Latitude: 41°25′ South
Longitude: 174°52′ East
The light was lit for the first time on 18 June 1935, and the last keeper withdrawn in 1989. The light shines from a 12 metre-high tower, and is 87 metres above sea level. It is an occulting white light flashing on for 9 seconds then off for 6 seconds, and can be seen for 19 nautical miles (35 kilometres).
Baring Head is the nearest light to Wellington, and was one of the last major lighthouse stations to be built in New Zealand. Until 1935, ships had been guided into Wellington Harbour by the light at Pencarrow Head, which was the first major lighthouse station to be built, in 1859.
In 1932 it was decided to build a new light station at Baring Head to serve both as an approach light to Wellington harbour, and as a coastal light for Cook Strait. It was built on land presented to the Government by a local farmer, Mr Eric Riddiford, and work commenced on the buildings, the lighthouse, and radio beacon towers in 1934.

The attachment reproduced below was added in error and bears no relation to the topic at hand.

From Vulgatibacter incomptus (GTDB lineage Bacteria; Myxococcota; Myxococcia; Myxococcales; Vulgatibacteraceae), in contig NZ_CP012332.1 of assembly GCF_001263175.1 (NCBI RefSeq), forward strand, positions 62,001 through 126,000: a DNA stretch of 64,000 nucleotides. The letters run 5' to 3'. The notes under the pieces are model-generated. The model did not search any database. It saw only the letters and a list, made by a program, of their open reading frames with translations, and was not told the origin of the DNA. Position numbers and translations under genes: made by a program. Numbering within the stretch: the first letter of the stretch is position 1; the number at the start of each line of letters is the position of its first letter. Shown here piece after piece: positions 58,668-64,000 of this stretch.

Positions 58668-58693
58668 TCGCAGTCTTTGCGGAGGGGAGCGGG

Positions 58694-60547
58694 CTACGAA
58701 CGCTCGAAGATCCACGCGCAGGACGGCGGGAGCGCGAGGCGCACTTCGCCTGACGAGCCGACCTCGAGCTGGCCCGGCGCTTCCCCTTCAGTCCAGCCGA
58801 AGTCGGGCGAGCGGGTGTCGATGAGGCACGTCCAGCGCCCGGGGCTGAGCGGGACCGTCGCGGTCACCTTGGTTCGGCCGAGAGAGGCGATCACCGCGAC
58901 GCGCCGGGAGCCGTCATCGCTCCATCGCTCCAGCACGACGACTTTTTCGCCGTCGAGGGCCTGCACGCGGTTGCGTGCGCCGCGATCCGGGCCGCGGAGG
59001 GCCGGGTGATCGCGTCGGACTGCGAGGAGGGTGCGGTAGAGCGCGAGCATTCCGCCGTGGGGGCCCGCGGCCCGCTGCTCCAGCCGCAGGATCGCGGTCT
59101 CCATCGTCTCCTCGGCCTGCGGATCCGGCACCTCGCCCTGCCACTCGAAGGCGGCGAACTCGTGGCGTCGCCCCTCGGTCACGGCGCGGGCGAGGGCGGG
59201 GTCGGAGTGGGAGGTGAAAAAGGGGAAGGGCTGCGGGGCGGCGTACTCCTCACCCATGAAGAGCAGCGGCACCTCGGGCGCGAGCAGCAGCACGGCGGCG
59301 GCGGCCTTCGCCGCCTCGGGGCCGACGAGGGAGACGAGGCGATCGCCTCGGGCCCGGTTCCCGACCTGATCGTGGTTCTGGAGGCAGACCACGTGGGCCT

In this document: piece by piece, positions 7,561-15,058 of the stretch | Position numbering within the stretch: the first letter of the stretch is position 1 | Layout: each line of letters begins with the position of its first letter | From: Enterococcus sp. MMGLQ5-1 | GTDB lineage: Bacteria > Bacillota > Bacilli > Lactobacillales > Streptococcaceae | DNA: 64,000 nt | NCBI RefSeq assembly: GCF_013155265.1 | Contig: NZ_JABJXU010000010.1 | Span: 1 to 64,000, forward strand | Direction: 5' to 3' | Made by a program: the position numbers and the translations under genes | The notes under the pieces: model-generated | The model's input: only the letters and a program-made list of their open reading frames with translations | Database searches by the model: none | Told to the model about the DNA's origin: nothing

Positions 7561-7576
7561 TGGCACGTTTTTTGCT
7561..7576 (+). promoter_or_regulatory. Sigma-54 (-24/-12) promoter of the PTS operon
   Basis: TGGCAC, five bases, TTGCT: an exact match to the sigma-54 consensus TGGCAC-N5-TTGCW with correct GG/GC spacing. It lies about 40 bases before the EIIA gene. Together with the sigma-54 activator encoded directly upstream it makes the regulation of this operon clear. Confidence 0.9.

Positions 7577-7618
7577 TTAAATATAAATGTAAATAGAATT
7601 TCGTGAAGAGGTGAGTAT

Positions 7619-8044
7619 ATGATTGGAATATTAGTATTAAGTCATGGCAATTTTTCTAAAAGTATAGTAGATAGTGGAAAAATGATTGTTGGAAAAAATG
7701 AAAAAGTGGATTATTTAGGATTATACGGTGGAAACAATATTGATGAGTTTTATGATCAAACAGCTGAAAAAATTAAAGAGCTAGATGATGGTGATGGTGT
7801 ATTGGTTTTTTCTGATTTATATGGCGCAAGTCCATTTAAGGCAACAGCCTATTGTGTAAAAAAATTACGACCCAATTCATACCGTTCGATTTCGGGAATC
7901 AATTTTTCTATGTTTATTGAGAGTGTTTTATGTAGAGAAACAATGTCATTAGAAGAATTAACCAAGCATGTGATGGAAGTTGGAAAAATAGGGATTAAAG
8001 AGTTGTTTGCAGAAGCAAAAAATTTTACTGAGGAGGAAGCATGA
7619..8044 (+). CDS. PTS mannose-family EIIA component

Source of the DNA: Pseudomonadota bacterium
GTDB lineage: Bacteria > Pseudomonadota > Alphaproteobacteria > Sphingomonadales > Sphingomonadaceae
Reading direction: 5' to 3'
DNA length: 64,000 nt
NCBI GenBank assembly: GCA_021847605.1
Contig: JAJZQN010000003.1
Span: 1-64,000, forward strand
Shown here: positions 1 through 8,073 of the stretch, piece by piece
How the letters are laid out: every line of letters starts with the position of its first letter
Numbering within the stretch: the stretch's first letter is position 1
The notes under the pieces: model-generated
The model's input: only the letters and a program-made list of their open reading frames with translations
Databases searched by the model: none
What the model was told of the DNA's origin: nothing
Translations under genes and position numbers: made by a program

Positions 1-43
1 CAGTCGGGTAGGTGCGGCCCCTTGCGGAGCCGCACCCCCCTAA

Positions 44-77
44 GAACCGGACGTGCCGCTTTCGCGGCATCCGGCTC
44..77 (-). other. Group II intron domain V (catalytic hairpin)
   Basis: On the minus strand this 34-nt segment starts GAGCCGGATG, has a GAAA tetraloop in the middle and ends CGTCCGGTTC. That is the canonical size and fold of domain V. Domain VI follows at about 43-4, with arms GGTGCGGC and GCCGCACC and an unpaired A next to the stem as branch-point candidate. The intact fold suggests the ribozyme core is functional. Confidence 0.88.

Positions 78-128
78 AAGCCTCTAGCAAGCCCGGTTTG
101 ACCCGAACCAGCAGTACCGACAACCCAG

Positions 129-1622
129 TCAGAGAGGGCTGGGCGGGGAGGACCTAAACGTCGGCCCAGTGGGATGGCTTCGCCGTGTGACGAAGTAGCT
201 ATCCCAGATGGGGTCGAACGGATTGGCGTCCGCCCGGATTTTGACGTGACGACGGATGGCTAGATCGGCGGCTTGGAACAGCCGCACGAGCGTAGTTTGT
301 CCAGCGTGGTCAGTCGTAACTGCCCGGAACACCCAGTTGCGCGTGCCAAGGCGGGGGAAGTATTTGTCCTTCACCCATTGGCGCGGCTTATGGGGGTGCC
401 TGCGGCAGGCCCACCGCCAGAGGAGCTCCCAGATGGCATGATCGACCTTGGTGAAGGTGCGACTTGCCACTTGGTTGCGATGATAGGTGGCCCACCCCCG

The light at Pencarrow Head was extinguished in 1935 and the tower is now an officially designated historic place, a popular landmark in the Wellington region.
The Baring Head light was first lit in June 1935, the first light in New Zealand to start operating immediately on electricity, powered by diesel generators. The light station was connected to mains electricity in 1950. However, oppossums caused frequent power failures as they climbed the poles and shorted the wires, so metal
guards were fitted to all power poles in the area!
It was the first watched light to be built in New Zealand for 22 years (since the Castle Point Lighthouse was built in 1913) – all lights built in the intervening years were unwatched. After the Baring Head light was built, a programme of electrification of all lights around New Zealand began, and was completed by 1957.
The lighthouse at Baring Head was within comfortable reach of Wellington and Wainuiomata, making it easier for keepers and their families to stay in touch with the outside world, and for the children to attend school. The traffic wasn’t always away from the light station, however. In 1984 the keeper estimated that as many as 1000 people visited the lighthouse each year.
Baring Head lighthouse was used as a signal station by the armed forces during the Second World War. While lightkeepers were exempt from conscription, they were issued with army jerseys because of the extreme weather conditions under which they worked, and because their work contributed to the war effort.
In 1989 the light was automated and the last keeper withdrawn. The light is now electronically monitored from Wellington.
Source: Maritime Safety of New Zealand